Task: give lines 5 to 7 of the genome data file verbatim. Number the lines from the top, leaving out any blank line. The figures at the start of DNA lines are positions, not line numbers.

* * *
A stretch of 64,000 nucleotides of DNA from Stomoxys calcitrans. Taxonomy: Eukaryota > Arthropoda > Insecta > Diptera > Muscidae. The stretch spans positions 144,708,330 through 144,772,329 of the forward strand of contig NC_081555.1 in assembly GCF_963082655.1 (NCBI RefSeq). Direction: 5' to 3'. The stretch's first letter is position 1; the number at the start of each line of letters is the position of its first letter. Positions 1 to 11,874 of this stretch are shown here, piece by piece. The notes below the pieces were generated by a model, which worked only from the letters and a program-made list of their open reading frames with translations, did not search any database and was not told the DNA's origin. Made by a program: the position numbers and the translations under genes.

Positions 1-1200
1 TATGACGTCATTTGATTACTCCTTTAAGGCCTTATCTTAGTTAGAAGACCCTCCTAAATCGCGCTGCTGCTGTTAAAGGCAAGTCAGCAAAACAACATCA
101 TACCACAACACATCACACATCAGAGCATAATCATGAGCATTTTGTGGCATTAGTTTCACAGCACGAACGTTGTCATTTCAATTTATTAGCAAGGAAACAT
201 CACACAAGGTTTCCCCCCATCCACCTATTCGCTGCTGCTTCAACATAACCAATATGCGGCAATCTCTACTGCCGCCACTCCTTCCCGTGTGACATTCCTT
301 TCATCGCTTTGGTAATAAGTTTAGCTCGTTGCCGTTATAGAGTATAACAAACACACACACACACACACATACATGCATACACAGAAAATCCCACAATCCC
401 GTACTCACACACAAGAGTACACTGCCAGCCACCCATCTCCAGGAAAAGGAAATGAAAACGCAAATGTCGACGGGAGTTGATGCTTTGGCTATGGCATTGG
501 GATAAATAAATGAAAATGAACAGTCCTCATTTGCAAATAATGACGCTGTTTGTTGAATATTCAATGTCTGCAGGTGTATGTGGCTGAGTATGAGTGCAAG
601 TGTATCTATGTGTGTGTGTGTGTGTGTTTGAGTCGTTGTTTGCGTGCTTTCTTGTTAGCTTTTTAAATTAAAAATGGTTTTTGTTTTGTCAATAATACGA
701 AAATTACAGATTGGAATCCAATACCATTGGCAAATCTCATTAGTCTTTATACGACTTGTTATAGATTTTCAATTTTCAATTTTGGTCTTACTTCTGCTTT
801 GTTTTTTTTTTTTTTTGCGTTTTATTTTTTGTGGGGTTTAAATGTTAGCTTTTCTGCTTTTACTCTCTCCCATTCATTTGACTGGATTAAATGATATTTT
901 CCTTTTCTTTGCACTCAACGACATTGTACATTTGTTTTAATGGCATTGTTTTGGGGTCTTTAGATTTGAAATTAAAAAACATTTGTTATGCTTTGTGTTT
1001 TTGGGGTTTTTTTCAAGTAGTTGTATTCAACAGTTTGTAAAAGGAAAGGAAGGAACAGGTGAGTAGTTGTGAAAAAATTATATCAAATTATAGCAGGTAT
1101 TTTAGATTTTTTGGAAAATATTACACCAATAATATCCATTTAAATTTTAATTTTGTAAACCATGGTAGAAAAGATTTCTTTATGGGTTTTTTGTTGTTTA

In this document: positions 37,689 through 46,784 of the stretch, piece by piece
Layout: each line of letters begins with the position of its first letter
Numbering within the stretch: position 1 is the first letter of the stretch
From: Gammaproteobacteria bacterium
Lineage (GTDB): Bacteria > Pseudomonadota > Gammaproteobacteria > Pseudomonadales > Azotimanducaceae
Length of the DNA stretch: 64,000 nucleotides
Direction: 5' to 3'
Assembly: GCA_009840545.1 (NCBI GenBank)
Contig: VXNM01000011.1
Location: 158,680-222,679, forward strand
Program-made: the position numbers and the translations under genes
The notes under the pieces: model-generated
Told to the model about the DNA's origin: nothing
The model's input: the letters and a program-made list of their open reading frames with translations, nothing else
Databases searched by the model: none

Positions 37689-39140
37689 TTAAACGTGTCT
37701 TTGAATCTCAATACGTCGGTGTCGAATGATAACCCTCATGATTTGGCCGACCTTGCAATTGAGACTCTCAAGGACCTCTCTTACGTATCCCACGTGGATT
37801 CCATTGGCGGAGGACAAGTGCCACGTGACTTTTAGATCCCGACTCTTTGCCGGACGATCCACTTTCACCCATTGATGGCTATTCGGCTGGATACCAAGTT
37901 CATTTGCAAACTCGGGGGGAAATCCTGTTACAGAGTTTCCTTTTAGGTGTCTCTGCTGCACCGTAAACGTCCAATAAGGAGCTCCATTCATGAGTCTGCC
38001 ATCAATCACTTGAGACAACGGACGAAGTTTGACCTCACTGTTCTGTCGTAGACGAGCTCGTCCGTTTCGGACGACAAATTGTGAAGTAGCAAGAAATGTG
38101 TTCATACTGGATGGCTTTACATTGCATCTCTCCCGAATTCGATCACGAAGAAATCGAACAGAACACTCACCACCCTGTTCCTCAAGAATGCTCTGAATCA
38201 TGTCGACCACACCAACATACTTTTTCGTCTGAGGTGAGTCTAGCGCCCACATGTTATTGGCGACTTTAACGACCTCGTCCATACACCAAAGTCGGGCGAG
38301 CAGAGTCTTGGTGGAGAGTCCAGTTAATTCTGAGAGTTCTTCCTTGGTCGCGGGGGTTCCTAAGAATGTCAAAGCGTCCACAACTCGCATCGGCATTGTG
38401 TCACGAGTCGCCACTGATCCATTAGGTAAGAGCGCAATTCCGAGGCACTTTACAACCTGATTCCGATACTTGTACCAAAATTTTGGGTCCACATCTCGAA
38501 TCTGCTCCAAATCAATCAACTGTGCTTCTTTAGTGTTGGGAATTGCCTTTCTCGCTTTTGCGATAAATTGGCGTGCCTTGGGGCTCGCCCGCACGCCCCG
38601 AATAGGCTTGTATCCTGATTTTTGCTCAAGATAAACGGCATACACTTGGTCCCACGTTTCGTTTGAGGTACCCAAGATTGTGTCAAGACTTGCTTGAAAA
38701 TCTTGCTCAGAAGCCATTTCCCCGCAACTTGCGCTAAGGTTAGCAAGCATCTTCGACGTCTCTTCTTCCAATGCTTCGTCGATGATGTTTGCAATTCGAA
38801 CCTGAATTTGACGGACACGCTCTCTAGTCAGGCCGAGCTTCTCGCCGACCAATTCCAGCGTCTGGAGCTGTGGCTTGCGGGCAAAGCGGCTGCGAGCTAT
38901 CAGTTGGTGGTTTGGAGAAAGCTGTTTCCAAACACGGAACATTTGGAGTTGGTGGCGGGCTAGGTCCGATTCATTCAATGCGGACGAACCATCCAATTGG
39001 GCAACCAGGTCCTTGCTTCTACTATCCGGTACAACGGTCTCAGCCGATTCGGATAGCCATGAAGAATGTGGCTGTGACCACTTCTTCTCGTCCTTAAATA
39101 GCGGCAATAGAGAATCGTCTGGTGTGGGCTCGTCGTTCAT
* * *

201 CACACAAGGTTTCCCCCCATCCACCTATTCGCTGCTGCTTCAACATAACCAATATGCGGCAATCTCTACTGCCGCCACTCCTTCCCGTGTGACATTCCTT
301 TCATCGCTTTGGTAATAAGTTTAGCTCGTTGCCGTTATAGAGTATAACAAACACACACACACACACACATACATGCATACACAGAAAATCCCACAATCCC
401 GTACTCACACACAAGAGTACACTGCCAGCCACCCATCTCCAGGAAAAGGAAATGAAAACGCAAATGTCGACGGGAGTTGATGCTTTGGCTATGGCATTGG